Atoms elements-molecules-compounds 3. What level of organization is being represented in picture A? Tissue 4. What level of organization is being represented in picture B? Cells 2 section Title: The Cell Theory nd At top of page write the following statements

and box them. List the following scientists, skipping 3-4 lines between each and take notes during the video. 1. Hooke 2. Leeuwenhoek 3. Schleiden 4. Schwann 5. Virchow 1. All living things have cells 2. Cells come from other cells 3. Cells are the basic unit of life

The Discovery of the Cell Robert Hooke looked at thin slices of cork (plant cells) under the microscope. Named it a cell 1665 Anton van Leeuwenhoek late 1600s Leeuwenhoek made many simple microscopes He was the first to: . see and describe

microorganisms ( bacteria, 1-celled creatures) under the microscope. He observed microorganisms in a drop of pond water, dental scrapings, etc. All living things have cells Cells are the basic unit of life On the road to the cell Matthias Theodore

theory... Schleiden Schwann German botanist 1838 Schleiden said that all plants are made of cells. Zoologist 1839 Schwann said that all animals are made of cells. Matthias Schleiden and Theodore

Schwann used evidence gather from their research to propose the first to postulates of the Cell Theory. 1. All living things have cells 2. Cells are the basic unit of life Virchow In 1858, Rudolph Virchow said that cells could only arise from preexisting cells. The Cell Theory Draw and Color a Cell Theory Infographic: 1. All living things are composed of cells. 2. Cells are the basic units of

living things. 3. New cells are produced from existing cells. Round 3 Lesson Launcher 10/21 1. Which list represents the levels of organization in a multicellular organism from the simplest level to the most complex level? A. B. C. D. tissue, cell, organ system organ system, organ, tissue, cell organ, tissue, organ system cell, tissue, organ, organ system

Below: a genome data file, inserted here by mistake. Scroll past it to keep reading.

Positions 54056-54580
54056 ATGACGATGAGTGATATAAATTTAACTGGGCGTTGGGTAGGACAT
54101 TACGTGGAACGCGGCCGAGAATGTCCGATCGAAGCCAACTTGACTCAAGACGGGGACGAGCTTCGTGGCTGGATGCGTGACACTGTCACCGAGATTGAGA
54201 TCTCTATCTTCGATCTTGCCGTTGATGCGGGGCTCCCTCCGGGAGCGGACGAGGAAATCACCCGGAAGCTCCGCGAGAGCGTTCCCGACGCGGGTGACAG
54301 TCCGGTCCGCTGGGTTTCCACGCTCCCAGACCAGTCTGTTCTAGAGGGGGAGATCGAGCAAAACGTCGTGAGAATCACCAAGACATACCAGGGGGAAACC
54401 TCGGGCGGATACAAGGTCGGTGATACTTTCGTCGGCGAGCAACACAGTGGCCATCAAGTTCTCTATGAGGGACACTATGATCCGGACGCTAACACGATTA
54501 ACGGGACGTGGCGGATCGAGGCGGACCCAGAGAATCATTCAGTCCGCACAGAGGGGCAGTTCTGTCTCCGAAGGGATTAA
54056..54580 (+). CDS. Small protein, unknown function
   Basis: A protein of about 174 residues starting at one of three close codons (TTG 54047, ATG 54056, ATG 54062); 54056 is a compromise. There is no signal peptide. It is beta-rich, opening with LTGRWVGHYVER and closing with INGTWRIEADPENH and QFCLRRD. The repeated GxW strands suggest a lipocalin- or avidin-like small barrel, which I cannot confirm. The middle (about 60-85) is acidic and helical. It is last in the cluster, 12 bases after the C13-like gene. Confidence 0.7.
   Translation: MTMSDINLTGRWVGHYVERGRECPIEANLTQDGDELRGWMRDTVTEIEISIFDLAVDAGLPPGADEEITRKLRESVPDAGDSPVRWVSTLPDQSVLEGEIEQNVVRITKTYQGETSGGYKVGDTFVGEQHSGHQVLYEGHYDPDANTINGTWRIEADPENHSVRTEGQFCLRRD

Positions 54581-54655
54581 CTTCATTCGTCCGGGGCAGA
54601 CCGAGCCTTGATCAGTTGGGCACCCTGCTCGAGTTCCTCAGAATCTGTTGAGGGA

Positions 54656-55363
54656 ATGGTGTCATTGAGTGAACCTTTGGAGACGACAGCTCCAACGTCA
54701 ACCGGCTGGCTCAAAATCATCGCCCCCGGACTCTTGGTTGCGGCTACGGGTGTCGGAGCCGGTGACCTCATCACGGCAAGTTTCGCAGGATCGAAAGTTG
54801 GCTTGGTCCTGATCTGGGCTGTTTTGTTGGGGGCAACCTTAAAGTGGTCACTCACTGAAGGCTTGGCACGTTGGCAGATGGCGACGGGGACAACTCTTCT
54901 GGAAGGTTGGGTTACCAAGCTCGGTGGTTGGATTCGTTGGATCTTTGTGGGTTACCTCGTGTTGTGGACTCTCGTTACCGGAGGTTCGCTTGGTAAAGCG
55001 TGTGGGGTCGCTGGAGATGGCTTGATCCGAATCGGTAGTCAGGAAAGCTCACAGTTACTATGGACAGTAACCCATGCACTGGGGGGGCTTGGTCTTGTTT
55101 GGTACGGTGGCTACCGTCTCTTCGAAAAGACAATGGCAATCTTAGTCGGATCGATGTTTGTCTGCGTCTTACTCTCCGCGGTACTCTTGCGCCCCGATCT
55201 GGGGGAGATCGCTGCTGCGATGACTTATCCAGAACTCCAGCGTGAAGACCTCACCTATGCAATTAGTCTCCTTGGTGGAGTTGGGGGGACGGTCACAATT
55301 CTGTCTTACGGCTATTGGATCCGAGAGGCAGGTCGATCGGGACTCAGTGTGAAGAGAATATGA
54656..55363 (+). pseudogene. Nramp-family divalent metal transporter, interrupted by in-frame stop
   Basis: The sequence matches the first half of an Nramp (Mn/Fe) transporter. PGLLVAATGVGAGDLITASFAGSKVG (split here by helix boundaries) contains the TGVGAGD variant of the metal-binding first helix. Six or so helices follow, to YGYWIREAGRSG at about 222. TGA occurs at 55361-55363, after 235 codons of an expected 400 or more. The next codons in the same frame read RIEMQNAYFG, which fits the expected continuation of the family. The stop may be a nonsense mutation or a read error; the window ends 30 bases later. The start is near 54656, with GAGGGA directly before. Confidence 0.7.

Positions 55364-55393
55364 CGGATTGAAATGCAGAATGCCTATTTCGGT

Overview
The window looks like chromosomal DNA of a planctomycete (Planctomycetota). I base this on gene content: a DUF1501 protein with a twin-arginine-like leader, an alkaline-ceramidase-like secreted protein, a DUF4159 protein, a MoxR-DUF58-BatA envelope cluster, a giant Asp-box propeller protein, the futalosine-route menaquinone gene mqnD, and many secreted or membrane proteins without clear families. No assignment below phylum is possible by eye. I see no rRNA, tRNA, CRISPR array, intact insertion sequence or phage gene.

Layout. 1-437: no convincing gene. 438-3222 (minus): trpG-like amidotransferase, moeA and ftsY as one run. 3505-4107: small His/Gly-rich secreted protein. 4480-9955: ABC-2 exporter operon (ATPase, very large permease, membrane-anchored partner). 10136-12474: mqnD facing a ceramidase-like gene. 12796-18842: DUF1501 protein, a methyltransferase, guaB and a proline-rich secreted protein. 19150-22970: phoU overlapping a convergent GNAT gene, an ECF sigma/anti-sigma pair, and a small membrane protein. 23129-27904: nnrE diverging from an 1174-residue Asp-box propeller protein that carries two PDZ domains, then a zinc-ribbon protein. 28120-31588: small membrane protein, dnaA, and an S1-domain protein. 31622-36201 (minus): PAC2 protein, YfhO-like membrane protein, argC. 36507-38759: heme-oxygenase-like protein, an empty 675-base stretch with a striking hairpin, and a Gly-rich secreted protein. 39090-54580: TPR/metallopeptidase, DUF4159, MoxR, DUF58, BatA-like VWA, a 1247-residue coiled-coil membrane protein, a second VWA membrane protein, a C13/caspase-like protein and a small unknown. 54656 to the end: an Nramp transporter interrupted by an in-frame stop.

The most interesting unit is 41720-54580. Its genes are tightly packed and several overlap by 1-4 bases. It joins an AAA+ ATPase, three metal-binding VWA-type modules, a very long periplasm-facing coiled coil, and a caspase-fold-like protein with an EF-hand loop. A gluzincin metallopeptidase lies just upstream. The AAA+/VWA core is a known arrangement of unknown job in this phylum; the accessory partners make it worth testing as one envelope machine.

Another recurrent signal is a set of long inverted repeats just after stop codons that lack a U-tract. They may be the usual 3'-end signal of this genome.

2. An organ system is a group of organs that A. B. C. D. are made of similar cells. are made of similar tissues. work together in performing a major body function. work together in performing all the functions in a multicellular organism. Round 3 Lesson Launcher 10/21 1. Which list represents the levels of organization in a multicellular organism from the simplest level to the most complex level? A. B. C.

D. tissue, cell, organ system organ system, organ, tissue, cell organ, tissue, organ system cell, tissue, organ, organ system 2. An organ system is a group of organs that A. B. C. D. are made of similar cells. are made of similar tissues. work together in performing a major body function. work together in performing all the functions in a multicellular organism.

2nd Section title: Homeostasis For each underline word write a 1-4 word definition. Then create your own definition for homeostasis. Homeostasis is the maintenance of internal stable conditions that are necessary for life functions. 2nd section Title: Homeostasis? Read pages 134-136 Answer the following question Either write the question or answer in a complete sentence. 1. What do cells need to do in order to survive? 2. What is the difference between unicellular and multicellular organisms in maintaining homeostasis? 3. What are the two types of tissue plants use to transport? Describe each of their functions.